Rock Hill school program addresses behaviors that prevent academic success
Rock Hill parent Crystal Whetstone resisted the idea earlier this year that her nine-year-old son be put in the school district’s behavior modification program.
Now, she can’t imagine her son, a third grader, not having that opportunity.
Whetstone said her son, an only child, was getting high grades before he had problems dealing with anger and conflict. Thanks to the program, he is doing better.
“His attitude is completely different and his grades have gone up -- again,” Whetstone said recently. “They really helped him understand how to correct his behavior.”
T3 (training, teaching and transitioning) is Rock Hill’s Intensive Therapeutic Behavior Modification program. The program serves kindergarten through fifth grade students whose in-school behavior affects their progress, said Frank Palermo, T3 Elementary Center director and a licensed counselor.
The short-term program, which launched almost six years ago, is housed in The Children’s School at Sylvia Circle and serves students from all over the district. The goal is to get students back in their assigned classrooms, prepared to be successful in school and home.
“We saw a need, that there were an increased number of elementary students with disruptive behaviors and it was hurting their ability to learn, and other students,” Palermo said. “It’s another measure Rock Hill is doing to try to ... prevent some of those situations from happening.”
T3 trains students, families and school personnel to support children in the classroom using therapeutic approaches, according to the district. Students are placed in a small classroom with two teachers, where they learn material aligned with their assigned school’s expectations.
When students are ready to go back to their assigned school, T3 staff work with assigned-school faculty, the child and their family to ensure a smooth transition.
Whetstone said her son has completed the program.
“He did great,” she said. “In two months, he did a complete change.”
Palermo said the program addresses various student issues, such as impulse control, anger, attention problems, defiance, anxiety and aggression. Schools, families, counselors and physicians in the Rock Hill area can refer students to the program.
T3 teaches students to deal with conflict and work independently, said Welvin Simpkins, a T3 school counselor.
“It’s about giving them ownership,” he said. “Early detection is normally the key. Our goal is to hopefully handle some of the behavior issues before they get to middle school and high school.”
For eight to 12 weeks, the students and their families work together with T3 counselors to develop goals specific to the student. Palermo said it is crucial the family work with the program.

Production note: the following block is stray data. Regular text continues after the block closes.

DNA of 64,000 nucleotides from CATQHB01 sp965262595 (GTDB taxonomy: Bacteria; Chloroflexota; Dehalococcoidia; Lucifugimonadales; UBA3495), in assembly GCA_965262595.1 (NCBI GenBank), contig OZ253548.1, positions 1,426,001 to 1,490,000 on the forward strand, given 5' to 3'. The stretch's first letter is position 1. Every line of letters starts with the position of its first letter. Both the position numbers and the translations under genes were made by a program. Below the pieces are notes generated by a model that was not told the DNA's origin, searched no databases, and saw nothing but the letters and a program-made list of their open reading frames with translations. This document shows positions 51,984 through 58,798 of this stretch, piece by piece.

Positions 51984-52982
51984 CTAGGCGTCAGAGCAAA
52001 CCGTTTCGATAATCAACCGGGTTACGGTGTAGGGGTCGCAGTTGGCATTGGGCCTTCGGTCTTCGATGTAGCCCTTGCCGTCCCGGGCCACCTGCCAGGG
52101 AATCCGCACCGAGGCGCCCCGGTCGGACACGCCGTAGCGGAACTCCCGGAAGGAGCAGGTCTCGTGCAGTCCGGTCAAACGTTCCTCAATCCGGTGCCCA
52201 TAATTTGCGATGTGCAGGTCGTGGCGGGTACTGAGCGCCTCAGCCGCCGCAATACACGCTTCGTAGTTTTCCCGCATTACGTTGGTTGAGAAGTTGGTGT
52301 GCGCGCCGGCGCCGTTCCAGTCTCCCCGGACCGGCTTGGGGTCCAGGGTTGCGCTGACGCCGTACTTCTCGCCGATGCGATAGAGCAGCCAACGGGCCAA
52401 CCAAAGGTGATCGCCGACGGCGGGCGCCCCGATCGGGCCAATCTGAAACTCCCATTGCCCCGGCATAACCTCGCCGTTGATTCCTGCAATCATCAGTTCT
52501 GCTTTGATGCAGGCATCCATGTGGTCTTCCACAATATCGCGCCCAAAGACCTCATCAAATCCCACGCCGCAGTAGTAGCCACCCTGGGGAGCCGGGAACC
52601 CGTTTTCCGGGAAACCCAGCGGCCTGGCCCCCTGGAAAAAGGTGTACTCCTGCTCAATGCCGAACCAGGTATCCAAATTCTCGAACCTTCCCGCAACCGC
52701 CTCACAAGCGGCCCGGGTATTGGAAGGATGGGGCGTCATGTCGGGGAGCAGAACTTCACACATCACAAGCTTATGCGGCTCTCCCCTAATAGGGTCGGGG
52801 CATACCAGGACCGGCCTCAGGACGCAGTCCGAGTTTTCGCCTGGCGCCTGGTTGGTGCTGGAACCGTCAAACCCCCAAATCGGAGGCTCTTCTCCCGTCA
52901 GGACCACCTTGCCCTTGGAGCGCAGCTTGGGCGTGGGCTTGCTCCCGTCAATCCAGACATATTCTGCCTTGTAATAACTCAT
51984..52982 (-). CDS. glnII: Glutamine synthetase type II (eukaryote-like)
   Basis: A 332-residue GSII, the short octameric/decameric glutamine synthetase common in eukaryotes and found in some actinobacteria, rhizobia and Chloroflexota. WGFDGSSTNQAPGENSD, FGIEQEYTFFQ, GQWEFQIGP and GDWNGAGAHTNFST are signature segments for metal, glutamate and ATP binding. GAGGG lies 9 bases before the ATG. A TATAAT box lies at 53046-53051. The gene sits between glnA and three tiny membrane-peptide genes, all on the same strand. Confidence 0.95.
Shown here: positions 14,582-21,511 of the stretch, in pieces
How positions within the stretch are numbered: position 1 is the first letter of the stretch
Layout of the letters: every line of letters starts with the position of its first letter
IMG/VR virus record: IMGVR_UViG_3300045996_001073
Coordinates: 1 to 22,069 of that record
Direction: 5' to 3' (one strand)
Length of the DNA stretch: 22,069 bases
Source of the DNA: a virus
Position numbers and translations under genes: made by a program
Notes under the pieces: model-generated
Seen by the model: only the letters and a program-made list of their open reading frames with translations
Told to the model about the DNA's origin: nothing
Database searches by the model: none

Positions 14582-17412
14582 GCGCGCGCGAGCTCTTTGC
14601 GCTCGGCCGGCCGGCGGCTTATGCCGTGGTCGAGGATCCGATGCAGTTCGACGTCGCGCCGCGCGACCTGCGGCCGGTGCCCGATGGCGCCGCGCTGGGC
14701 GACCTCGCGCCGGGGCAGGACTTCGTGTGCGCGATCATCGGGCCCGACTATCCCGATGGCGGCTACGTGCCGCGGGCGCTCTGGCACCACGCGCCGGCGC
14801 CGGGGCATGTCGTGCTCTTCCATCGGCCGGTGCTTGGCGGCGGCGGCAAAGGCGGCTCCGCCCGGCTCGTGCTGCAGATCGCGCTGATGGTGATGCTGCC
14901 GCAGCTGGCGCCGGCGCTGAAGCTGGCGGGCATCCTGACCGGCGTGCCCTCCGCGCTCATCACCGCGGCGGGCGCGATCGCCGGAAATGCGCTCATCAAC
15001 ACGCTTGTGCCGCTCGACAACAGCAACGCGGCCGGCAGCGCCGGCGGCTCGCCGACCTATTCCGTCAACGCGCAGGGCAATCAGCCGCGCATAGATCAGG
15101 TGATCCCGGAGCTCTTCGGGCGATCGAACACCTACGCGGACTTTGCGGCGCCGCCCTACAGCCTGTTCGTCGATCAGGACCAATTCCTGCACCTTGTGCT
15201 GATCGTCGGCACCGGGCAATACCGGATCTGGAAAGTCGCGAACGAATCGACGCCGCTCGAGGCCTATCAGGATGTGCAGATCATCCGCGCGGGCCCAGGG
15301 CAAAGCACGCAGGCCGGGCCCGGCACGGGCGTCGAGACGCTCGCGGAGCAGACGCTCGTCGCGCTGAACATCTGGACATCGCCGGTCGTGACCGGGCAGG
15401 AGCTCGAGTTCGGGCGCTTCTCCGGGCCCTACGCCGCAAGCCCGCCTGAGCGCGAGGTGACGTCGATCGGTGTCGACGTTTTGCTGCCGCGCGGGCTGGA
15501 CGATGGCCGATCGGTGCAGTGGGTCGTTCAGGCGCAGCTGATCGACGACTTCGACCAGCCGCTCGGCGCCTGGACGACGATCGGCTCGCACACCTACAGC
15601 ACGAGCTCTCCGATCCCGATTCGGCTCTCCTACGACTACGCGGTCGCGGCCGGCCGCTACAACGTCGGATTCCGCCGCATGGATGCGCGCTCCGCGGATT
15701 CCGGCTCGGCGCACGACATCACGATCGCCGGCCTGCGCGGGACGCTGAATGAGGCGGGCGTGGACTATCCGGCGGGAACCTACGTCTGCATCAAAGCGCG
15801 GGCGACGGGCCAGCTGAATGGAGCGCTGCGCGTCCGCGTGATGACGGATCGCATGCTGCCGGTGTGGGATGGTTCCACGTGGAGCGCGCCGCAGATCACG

“We can help the students, but to have long-term success the parents have to be doing similar stuff that we are doing,” he said.
Whetstone said she encourages other parents to stay strong.
“Don’t give up. Because your child is your everything and you need them to succeed,” she said. “If you want them to succeed, you’re going to do everything you can to make sure it happens.”
T3 rewards positive behavior. Students earn colored belts, similar to martial arts, when they meet individual goals, Palermo said. They earn a black belt when they are ready to transition back to their assigned school.
“We’re very goal oriented,” Palermo said. “This program is meant to push kids back out.”
Whetstone said the program makes a difference.
“It’s not a school for bad kids. It’s just a school to help kids,” she said. “It helps all kinds of kids through all kinds of situations.”
T3 is unique to Rock Hill, but employs much-used principals of Positive Behavior Interventions and Supports (PBIS), Palermo said.
PBIS is a proactive framework focused on positive behavior support and preventive school discipline, according to the Technical Assistance Center on Positive Behavioral Interventions and Supports, established by the U.S. Department of Education.
The PBIS approach helps schools adopt evidence-based behavioral interventions designed to improve student behavior and support academic success.
“This is where you can praise or promote positive things the student is doing to build self esteem, create an intrinsic motivation to do better and ... allow a child to feel success,” Palermo said. “The T3 program’s consistent use of PBIS helps us prevent many behavioral issues before they even occur.”
A student who is successful in T3 will go back to their assigned school with a list of recommendations to fit their needs, Palermo said. If a child has problems later on, those recommendations are ways the issues can be resolved. The T3 staff also will continue to follow up with the students, Palermo said. He said they will help the student’s teacher learn how to work with the student and show the child what is expected.
Of 153 students served from January 2012 to December 2016, 87.5 percent returned to their assigned classrooms and showed significant improvement in their behavior, Palermo said.
“I feel blessed that Rock Hill schools has given us the opportunity to do this,” he said. “From what I know, it has had a significant impact on those students that we’ve worked with.”